Pat Elder | Counter-Recruit Press | July 2017
Leading health organization calls for ending school recruiting
In 2012 the American Public Health Association, (APHA), one of the country’s foremost health organizations and publisher of the influential American Journal of Public Health, adopted a policy statement calling for the cessation of military recruiting in public elementary and secondary schools.
APHA demands the elimination of the No Child Left Behind Act requirement that high schools both be open to military recruiters and turn over contact information on all students to recruiters and eliminating practices that encourage military recruiters to approach adolescents in US public high schools to enlist in the military services.1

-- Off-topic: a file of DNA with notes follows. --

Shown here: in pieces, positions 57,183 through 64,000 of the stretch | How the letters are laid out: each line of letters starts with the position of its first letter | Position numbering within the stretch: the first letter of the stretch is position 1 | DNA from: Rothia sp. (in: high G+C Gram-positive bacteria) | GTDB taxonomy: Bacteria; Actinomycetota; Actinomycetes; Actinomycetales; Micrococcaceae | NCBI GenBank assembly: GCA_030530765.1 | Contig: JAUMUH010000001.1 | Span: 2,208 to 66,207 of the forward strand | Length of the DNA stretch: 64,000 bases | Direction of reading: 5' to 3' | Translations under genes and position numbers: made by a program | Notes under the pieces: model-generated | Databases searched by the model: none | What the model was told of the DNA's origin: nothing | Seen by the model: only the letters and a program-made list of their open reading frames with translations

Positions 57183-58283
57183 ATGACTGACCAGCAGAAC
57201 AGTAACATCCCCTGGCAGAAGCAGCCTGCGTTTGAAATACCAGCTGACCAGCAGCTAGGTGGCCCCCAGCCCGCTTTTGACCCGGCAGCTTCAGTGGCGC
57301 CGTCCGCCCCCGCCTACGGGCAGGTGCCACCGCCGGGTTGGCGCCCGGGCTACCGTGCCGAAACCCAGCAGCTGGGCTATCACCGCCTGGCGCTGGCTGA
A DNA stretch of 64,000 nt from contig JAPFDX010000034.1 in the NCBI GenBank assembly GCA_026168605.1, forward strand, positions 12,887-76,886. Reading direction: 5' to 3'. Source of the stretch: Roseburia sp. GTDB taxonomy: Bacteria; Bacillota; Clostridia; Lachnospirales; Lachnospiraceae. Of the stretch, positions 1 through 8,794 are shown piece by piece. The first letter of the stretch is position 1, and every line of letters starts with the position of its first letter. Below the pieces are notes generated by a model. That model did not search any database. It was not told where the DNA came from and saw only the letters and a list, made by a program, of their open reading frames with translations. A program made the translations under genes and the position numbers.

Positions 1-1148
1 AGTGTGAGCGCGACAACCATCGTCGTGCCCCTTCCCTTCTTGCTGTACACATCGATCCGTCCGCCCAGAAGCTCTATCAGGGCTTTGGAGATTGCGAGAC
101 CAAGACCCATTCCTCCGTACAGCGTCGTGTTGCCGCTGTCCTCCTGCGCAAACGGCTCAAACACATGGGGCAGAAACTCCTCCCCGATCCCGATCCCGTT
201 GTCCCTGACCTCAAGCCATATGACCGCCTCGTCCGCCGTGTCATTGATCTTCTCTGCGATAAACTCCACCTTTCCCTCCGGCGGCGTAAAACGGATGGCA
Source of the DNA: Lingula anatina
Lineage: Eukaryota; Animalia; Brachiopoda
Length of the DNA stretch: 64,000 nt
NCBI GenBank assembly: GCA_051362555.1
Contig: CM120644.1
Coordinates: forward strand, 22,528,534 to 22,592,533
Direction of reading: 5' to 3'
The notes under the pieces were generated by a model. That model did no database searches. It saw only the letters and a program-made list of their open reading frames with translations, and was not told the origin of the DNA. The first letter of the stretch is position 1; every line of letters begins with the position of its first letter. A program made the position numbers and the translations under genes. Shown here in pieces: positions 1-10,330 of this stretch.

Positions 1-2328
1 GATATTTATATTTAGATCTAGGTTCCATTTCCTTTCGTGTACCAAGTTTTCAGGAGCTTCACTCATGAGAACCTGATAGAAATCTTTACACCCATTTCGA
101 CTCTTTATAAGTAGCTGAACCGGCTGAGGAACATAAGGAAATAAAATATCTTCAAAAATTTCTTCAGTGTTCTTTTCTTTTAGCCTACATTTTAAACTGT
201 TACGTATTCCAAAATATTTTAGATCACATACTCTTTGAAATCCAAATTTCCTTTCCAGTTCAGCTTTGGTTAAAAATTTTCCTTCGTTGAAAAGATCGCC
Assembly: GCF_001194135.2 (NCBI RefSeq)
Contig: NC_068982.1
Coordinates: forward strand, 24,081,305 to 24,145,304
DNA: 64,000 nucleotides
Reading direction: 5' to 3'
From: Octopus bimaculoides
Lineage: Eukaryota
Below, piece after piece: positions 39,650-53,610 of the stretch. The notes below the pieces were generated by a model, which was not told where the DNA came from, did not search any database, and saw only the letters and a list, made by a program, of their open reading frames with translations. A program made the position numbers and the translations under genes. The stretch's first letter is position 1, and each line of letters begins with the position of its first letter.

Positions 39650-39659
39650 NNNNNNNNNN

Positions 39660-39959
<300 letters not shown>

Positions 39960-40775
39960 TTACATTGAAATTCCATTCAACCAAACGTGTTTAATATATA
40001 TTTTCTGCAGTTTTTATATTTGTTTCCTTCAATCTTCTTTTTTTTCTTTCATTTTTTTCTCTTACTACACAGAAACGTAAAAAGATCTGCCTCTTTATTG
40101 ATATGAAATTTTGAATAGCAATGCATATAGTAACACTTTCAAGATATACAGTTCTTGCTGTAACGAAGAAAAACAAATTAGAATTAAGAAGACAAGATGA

APHA identifies several compelling public health reasons in calling for the cessation of military recruiting in the public schools. Most importantly, they argue that adolescents experience limitations in judging risk at this stage in life and they are unable to fully evaluate the consequences of making a choice to enter the military. The pre-eminent health organization points to the greater likelihood that the youngest soldiers will experience increased mental health risks, including stress, substance abuse, anxiety syndromes, depression, posttraumatic stress disorder, and suicide.